The calm waters of the Cheow Lan Lake are encircled by the remnants of one of the oldest primeval forests in the worldKhao Sok National Park consists of dense rainforested jungles, towering mountainous karsts and the 165 km² man-made lake of Cheow Lan. A dam built in the 1980s aimed to provide the south of Thailand with a reliable source of electricity, unfortunately resulting in an ecological disaster, with nearby villages being flooded and a host of wildlife lost in the process. Now, the large freshwater lake attracts visitors from far and wide, offering a range of activities from day trips to overnight stays on floating raft houses. Due to the extensive and almost impenetrable terrain imbedded within the Khao Sok National Park, human interference in its valuable ecosystem has remained minimal over the past few decades. A wide variety of flourishing wildlife can be spotted in the area such as majestic wild elephants, clouded leopards, tigers, Malaysian sun bears, primates such as gibbons or the spectacled langur, mouse deer, gaur, pangolin, over 30 species of bats, 311 different species of birds, a huge variety of insects, reptiles, amphibious creatures, and that’s just to name a few. Each species, be it reptilian or mammalian, serves an invaluable role within the parks intricate ecosystem. The myriad of flora present in the park are equally, if not more impressive than its fauna. Partially a tropical evergreen forest and partially tropical rainforest, an approximate of 200 different species of plant life are found per hectare. Some of the more striking species of flora found in Khao Sok include the carnivorous pitcher plant- renowned for reportedly consuming even small critters such as rats, the ever-entangling Liana- Tarzan’s best friend, a host of edible fruits like wild banana or different types of figs, ginormous buttress roots, and most notably the Rafflesia Kerii. The Rafflesia is a parasitic flower that grows on a specific grapevine; they can grow up to 90 centimeters in diameter and weigh up to seven kilograms! Once having flowered, they emit a pungent smell, comparable with that of a rotting carcass.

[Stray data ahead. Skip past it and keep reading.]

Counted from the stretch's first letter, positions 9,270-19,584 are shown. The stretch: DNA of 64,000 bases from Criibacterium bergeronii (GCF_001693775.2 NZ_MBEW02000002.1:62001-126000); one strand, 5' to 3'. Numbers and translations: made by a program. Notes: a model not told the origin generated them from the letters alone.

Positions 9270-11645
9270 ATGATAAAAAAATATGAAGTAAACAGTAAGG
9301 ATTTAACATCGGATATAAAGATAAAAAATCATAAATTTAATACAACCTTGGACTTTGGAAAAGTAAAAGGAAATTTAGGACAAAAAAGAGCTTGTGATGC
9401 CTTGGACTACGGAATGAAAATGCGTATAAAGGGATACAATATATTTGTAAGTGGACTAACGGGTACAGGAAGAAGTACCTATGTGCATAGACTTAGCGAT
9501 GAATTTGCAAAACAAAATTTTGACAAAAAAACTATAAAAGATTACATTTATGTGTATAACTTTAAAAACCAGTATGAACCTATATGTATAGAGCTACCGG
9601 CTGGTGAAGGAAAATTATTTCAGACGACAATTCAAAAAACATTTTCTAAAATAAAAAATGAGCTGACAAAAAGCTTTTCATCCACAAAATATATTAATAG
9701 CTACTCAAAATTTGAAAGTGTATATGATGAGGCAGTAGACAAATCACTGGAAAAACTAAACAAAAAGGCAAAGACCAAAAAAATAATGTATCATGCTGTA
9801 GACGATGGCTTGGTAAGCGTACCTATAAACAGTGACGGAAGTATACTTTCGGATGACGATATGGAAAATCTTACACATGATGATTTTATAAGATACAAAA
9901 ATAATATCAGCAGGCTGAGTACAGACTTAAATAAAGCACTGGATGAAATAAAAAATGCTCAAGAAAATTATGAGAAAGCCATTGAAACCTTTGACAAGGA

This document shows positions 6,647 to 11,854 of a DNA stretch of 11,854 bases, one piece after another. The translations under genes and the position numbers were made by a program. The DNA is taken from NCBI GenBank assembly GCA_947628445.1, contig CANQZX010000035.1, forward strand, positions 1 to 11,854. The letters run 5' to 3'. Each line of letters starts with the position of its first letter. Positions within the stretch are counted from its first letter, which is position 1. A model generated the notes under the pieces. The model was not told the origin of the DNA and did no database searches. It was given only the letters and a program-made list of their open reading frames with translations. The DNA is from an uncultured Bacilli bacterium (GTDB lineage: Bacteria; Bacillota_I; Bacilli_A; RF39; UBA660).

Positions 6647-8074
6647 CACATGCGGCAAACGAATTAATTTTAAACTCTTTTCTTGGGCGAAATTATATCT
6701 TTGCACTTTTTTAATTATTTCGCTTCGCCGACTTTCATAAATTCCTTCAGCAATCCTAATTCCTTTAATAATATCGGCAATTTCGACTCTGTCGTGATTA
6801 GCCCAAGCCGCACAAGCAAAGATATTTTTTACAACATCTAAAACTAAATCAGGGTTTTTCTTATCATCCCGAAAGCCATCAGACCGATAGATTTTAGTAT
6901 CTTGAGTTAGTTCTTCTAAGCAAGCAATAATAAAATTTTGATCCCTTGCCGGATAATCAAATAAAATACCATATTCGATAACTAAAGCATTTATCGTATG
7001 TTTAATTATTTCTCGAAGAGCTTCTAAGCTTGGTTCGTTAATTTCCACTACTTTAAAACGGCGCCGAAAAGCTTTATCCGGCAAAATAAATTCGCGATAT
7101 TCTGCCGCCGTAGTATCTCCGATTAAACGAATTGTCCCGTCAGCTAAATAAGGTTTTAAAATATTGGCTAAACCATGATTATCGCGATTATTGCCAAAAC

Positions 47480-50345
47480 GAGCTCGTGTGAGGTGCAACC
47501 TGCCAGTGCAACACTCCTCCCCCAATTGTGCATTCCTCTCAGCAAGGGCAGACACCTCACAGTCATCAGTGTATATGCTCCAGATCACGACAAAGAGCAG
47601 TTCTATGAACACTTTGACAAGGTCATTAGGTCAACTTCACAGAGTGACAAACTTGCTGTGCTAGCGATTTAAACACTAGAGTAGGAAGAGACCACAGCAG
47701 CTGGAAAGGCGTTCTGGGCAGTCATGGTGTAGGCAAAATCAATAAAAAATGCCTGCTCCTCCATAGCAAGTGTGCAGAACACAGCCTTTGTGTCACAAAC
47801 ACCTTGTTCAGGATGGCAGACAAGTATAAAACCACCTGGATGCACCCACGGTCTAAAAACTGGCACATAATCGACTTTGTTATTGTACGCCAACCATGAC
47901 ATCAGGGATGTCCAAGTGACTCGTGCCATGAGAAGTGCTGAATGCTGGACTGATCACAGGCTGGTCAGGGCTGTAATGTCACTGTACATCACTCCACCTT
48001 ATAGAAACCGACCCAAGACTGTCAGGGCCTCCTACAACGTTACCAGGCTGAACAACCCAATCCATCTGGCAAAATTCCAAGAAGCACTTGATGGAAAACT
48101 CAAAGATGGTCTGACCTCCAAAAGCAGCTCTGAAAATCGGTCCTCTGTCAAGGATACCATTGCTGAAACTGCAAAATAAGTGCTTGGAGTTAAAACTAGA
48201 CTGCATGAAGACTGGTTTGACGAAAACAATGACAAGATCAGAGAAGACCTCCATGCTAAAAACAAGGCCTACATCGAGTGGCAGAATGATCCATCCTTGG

Relaxing by or boating on the Cheow Lan Lake is only one of the many available leisurely activities available at the National ParkProbably the best of its kind in Thailand, this National Park is a fantastic destination to visit for those who enjoy spending time in the great outdoors. Visitors are most welcome, as they are vital in funding the parks maintenance costs and in the protection of wildlife within the area. The National Park area is not only older but holds more biodiversity than Amazonia itself. It is best explored through a variety of outdoor activities such as trekking in the valleys and jungles, kayaking and bamboo rafting along its narrow rivers, or boating on the open waters of the Cheow Lan Lake. Due to its sheer size as well as existing wildlife present within the national park, it is strongly advised that a local guide is booked should you want to go on any excursions.
Two of our beautiful guests enjoying the stunning weather within the Khao Sok National ParkHere’s some basic information about the climate to help you decide on the best time of the year to visit Khao Sok National Park. The park is open all year round. The busiest times of the year are typically during the holiday seasons, should you like to plan a visit for when the park is at its quietest, we suggest booking for the months of May, September or October. Accommodation providers are usually looking to fill-up their rooms during these months, so expect to find some great deals! You may visit the park at any time of the year, however be wary of the weather conditions during the different seasons, and put some thought into what sorts of activities you would like to do while you’re there. For those who would like to go trekking, the dry season is preferred since it’s less muddy and the rivers aren’t too swollen. Those who prefer activities such as birdwatching or animal spotting, the wet season is more suitable. It’s a rainforest, so it’s bound to rain at some point during your visit. Khao Sok resides amongst the rainiest regions of Thailand with over 3,500 millimeters of tropical rainfall each year; so downpours may be expected on any day of the year. Don’t worry, the average downpour only lasts an hour or two, before the skies return to their usual bright blue radiance and the sun begins to shine.